One of the most critical decisions you can make regarding your retirement is when you choose to claim Social Security. While your retirement strategy should not depend on it as your sole source of income and financial security, deciding when to claim Social Security can make a difference in your monthly bottom line. Just like with actually entering retirement, to minimize the amount of stress both financial and emotional that you experience, timing is key.
Before You Retire
The amount you receive in Social Security benefits each month is calculated based on the number of years you have worked and the taxes you have paid into the Social Security program. The program counts the years you have paid taxes as “credits” for years that you have worked. For example, if you were born in 1929 or afterward, you must have 40 credits to receive Social Security benefits when you retire. This is equal to about 10 years of work.1
Your benefit amount is also calculated by the number of credits you have earned during your working years. The Social Security Administration uses a basic formula, inputting your lifetime earnings (adjusted for changes in average wages over the years) and the calculated average monthly earnings of the 35 years in which you earned the most, in order to arrive at your basic benefits number that you can likely expect to receive.1 This provides a good estimate that you and your financial advisor can use when developing your overall strategy.
Fortunately, the Social Security Administration has made it easier for you to verify your expected benefits by setting up an online account. It is worth double-checking your earnings to catch errors, if any, and factor in your expected benefits as you strategize for retirement.1
What Age Should You Claim?
There are several ages that should be considered when deciding when to claim Social Security.
- Early Retirement Age: The earliest age you can claim Social Security benefits is 62. However, if you claim Social Security early, you will be penalized with a slightly reduced amount of benefits for not waiting until the full retirement age.1,2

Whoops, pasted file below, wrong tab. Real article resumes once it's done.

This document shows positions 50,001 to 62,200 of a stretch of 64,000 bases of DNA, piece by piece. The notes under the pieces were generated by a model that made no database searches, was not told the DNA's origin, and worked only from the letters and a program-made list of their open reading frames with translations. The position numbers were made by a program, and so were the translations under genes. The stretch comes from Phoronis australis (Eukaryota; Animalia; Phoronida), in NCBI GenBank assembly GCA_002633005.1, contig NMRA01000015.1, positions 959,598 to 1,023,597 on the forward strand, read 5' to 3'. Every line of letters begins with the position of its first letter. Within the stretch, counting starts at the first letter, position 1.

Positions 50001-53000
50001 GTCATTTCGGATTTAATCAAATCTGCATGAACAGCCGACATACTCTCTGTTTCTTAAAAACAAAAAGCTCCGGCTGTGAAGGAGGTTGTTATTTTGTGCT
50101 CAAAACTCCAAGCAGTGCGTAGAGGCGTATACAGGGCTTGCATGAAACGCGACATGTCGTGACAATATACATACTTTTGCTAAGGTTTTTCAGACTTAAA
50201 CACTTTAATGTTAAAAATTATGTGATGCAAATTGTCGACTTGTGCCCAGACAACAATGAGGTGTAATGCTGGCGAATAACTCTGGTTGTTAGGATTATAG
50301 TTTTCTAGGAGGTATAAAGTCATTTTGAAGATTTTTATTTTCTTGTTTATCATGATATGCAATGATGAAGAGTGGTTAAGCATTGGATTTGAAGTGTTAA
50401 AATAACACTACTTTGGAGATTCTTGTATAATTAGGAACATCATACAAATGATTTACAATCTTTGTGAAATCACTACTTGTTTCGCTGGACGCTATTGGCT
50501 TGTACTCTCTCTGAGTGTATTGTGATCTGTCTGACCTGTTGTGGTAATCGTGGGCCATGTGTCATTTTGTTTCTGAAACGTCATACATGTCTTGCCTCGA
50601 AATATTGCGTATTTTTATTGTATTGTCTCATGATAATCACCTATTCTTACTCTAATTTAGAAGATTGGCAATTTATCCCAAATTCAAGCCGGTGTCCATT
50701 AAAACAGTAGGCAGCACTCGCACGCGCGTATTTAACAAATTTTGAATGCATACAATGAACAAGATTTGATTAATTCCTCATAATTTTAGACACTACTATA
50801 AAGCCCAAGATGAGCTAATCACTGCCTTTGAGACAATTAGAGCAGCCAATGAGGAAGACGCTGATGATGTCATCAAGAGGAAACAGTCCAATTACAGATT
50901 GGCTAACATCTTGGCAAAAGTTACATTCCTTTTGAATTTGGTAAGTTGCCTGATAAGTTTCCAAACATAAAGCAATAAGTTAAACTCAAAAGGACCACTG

- Full Retirement Age: This is the age when you are eligible to receive the full amount of your Social Security benefits. The full retirement age is calculated based on the year you were born. For example, for those born between 1943 and 1954, the full retirement age was 66. If you were born between 1955 and 1960, the full retirement age goes up to 67.1,2
- Delayed Retirement Age: You can also delay the claim of your retirement benefits until age 70. If you wait until then, you will continue earning benefits. However, benefits stop accruing at age 70, so there may not be any reason to delay the claim of benefits past age 70.1,2
Deciding when it makes the most sense for you to claim Social Security benefits is an important factor you should consider before you approach your retirement age. Everyone’s situation and needs are different, so as always, it is important to talk with your financial professional and work together to determine the best time for you to apply for Social Security.
This content is developed from sources believed to be providing accurate information, and provided by Twenty Over Ten. It may not be used for the purpose of avoiding any federal tax penalties. Please consult legal or tax professionals for specific information regarding your individual situation. The opinions expressed and material provided are for general information, and should not be considered a solicitation for the purchase or sale of any security.